There were only three stamps that barely crossed the $10 threshold; all semi-postals. They are listed in the "comment" section after the checklist.

One peculiar note: BB does not provide space or cover the "occupation" issues after WWI. In the 2011 Scott catalogue, the "occupation" issues (France, Romania, and Serbia) cover four pages. Many stamps are inexpensive, so clearly that is not the problem.

But, of interest, BB does have three Szeged semi-postal issues listed in the Hungarian semi-postals! Perhaps because of Szeged's significance to Hungarian history?  Recall the anti-Bolshevist National forces under Admiral Horthy were there while the Communists were in power the summer of 1919 until the Romanian Forces (under French support) removed the Marxist government.





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356* or 388, 357,358*, 360,374,375,

359 or 390, 361 or 392,362 or 393,363 or 394, 376 or 395, 377 or 396,

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403*,404*,405* or 430, 406 or 431,407*,408 or 433,409 or 434,410 or 435,



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446,447,448,449, 450 or 453, 451 or 454,






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(Skipping 1913-16 Semi-Postals covered in previous post)




1919 (Actually Szeged semi-postal issue)




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A) Expensive stamps ($10 threshold):
Szeged issue: 1919 Scott 11NB3 40f + 2f brown carmine ($10)
1925 Semi-postal Scott B86 2000k brown violet ($10)
1925 Semi-postal Scott B87 2500k olive brown ($10+)

B) *356 or 388 - the choices for 1923 & 1924 are for wmk 137 or wmk 133.

C) *358 200k green- 389 200k yellow green is excluded by BB for color.

D) *403,*404,*407,*411,: same denomination 428, 429,432,436 excluded for BB's color requirements.

E) *405 or 430: the 1926-30 choices, and the 1929-31 choices are for wmk 133 or wmk 210.

F) *438: no place for 437 30f emerald which begins the set.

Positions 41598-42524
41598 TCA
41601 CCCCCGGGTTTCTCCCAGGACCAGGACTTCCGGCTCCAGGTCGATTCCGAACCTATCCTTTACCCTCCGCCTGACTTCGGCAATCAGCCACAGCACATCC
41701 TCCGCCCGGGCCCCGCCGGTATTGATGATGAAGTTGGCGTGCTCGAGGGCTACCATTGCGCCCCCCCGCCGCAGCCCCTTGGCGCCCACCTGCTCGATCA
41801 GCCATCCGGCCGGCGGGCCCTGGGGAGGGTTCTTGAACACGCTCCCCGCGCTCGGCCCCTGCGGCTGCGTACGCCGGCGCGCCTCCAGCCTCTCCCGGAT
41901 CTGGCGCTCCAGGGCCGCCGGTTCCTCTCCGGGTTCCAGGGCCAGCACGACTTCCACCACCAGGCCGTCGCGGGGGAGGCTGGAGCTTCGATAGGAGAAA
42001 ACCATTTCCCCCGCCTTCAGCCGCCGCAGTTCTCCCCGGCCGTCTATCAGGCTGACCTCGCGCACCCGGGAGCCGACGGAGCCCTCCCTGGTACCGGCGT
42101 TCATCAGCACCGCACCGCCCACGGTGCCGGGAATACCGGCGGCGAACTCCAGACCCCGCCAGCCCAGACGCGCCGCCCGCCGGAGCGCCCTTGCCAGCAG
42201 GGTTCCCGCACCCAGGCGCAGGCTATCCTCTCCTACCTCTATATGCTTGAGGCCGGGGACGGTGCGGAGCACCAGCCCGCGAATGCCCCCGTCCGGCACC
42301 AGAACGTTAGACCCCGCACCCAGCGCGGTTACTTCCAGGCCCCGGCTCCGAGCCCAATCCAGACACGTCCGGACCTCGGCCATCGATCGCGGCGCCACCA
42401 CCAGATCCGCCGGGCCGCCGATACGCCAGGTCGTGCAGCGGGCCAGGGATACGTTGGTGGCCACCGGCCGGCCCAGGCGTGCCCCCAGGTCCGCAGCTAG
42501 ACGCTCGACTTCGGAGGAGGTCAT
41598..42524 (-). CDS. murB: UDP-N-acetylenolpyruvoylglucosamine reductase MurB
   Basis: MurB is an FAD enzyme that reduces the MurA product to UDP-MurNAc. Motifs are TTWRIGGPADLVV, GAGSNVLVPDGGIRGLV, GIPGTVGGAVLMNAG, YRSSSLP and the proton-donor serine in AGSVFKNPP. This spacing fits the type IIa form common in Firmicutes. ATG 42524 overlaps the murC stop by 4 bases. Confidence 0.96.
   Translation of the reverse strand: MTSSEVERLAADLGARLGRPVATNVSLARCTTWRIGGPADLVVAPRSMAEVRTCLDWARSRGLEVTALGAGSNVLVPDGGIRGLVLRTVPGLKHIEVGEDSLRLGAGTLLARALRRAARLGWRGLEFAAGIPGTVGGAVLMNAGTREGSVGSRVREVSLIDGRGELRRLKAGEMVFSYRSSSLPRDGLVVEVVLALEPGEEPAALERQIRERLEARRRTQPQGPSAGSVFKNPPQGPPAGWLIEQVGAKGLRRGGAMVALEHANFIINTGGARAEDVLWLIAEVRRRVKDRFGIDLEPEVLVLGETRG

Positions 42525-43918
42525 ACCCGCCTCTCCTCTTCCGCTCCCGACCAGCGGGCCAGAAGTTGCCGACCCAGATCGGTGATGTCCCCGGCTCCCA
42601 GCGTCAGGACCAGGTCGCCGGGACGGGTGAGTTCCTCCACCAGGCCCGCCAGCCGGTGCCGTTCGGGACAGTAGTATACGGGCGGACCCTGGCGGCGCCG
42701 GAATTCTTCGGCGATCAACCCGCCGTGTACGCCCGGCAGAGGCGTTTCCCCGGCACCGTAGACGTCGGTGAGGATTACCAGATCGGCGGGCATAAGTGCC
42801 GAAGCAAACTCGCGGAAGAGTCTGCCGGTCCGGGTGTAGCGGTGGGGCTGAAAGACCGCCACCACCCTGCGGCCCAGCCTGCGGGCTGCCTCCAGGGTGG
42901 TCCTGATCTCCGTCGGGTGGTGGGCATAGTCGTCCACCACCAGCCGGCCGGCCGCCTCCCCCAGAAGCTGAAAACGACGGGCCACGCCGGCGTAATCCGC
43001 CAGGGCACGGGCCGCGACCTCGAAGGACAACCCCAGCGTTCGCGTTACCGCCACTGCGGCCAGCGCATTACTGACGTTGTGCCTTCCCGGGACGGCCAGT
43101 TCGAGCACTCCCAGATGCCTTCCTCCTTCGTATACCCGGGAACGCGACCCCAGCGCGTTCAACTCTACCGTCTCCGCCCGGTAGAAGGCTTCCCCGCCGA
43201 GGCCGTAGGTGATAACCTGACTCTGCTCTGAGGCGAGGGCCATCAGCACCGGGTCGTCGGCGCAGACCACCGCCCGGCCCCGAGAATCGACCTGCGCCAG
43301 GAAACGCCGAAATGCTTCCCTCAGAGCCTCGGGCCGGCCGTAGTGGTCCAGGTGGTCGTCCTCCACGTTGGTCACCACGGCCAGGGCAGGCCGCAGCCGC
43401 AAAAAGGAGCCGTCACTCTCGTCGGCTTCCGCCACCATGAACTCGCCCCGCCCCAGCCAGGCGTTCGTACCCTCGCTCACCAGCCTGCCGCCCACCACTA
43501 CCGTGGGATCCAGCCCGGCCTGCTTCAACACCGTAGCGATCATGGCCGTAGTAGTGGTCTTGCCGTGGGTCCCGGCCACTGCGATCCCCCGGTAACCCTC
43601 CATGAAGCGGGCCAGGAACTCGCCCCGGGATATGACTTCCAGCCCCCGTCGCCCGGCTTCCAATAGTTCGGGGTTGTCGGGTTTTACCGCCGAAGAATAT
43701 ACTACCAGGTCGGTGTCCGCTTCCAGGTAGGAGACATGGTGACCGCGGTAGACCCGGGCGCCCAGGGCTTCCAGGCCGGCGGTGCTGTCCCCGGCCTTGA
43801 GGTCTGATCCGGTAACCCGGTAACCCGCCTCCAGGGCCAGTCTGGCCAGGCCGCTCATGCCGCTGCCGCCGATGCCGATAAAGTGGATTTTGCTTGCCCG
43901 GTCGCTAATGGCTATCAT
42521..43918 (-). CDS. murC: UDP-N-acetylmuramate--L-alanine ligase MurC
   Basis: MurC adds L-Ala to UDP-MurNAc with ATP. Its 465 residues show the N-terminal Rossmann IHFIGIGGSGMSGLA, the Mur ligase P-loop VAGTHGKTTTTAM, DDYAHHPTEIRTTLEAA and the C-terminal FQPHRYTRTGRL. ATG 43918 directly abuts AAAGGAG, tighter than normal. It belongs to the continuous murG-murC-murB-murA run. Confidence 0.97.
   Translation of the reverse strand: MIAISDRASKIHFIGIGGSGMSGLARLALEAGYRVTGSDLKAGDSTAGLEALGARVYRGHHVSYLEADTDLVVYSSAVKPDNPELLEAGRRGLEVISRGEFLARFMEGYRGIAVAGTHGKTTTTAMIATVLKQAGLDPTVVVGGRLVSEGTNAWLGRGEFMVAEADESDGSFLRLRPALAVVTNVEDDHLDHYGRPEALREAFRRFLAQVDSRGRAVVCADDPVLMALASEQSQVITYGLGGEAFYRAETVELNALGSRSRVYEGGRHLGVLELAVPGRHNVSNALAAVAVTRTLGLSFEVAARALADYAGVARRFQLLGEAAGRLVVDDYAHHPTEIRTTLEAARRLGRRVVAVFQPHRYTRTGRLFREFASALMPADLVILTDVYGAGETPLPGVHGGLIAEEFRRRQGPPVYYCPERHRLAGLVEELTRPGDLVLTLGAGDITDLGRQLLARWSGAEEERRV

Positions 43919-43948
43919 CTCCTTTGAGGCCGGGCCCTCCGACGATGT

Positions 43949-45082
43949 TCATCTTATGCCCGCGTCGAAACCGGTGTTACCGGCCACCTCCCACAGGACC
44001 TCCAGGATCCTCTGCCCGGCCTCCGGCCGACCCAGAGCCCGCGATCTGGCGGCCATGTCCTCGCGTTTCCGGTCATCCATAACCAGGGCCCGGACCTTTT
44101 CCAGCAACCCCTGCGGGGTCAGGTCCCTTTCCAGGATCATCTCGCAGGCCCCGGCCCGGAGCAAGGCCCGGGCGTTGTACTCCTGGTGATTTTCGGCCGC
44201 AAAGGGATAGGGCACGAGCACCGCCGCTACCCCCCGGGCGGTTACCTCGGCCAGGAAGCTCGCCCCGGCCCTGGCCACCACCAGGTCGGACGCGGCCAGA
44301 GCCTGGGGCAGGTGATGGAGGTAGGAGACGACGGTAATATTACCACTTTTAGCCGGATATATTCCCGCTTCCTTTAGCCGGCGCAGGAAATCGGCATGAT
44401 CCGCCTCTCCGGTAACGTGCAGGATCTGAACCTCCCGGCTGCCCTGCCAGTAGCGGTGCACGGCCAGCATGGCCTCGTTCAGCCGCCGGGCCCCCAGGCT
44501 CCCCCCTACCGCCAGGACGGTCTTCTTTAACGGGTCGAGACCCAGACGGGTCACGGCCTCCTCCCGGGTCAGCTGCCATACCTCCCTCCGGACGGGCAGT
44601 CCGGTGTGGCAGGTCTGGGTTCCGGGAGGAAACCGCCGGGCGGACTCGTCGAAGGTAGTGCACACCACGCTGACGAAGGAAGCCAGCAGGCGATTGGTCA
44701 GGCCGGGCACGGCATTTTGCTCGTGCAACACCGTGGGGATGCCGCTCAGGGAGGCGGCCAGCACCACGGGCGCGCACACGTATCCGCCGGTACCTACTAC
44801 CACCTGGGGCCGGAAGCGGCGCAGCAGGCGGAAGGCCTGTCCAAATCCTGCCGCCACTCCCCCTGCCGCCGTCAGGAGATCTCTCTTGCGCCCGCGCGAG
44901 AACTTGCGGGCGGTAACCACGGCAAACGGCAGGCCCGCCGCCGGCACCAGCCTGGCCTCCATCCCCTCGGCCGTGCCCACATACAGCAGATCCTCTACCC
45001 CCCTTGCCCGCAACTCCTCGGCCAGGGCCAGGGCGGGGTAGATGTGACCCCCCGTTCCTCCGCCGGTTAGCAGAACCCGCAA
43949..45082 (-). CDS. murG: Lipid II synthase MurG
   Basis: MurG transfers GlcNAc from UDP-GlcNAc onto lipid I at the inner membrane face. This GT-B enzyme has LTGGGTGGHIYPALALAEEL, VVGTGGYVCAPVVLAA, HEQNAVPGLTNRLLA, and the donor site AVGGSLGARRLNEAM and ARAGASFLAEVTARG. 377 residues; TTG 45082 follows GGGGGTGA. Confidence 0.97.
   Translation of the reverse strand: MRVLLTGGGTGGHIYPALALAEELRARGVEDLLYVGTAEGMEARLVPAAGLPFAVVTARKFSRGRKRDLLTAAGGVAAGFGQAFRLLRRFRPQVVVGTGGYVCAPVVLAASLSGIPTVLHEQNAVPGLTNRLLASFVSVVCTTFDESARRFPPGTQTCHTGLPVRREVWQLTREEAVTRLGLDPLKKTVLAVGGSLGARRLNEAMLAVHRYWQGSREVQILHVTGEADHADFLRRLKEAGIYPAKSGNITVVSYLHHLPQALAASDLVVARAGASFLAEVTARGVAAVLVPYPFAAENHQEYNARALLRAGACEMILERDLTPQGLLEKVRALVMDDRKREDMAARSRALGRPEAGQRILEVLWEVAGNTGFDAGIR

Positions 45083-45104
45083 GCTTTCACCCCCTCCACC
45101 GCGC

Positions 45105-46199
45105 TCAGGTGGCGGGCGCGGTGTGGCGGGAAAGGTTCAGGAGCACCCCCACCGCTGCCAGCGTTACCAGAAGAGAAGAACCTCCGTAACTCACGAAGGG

G) Note: There are occasionally some minor color descriptive differences between BB and the 2011 Scott catalogue. I do not comment unless there could be confusion.

H) *452 violet: 455 is excluded by BB (dark violet).

I) (  ) around a number indicates a blank space choice.

1940 Scott 555 6f green-On the Eve of WWII
Heroic imagery of Admiral Horthy at Szeged-1919
Out of the Blue
If you read every section before this one, then you deserve a medal. There are 62 posted images in this post, perhaps a new record.

In fact, I think I deserve a medal. ;-)

Hungary - Bud's Big Blue

Note: Map images appear to be in the public domain.

I would like some comments!


  1. One of the things I noticed about Hungary in this era, compared with Austria, is that Hungary held on much more strongly to its rural and Catholic heritage. Austria in this era is characterized strongly by Art Deco designs. Hungary issues Marian stamps, St. Elizabeth (daughter of 11thc Hungarian king, married the Landgrave of Thuringia and lived at the "romantic" Wartburg castle, a must see if one is ever in central Germany) etc.

    Interestingly, Karl I (I don't think Karl IV is correct--the dynastic issues are very complex, given the dual monarchy plus the imperial title and I don't understand it all but I've always seen him referred to as Karl I; perhaps--Charles the IV was emperor in the 1300s with his court in Prague, but he was from the Lorraine dynasty??) insisted that he never abdicated, but merely ceased exercising his functions as king. He was never crowned in Austria, only in Buda and Austria after the war was much more secular and republican, so a recovery of the throne there was impossible. He had strong support in Hungary but, as I recall, the French and their allies scuttled it (by pressuring Horthy).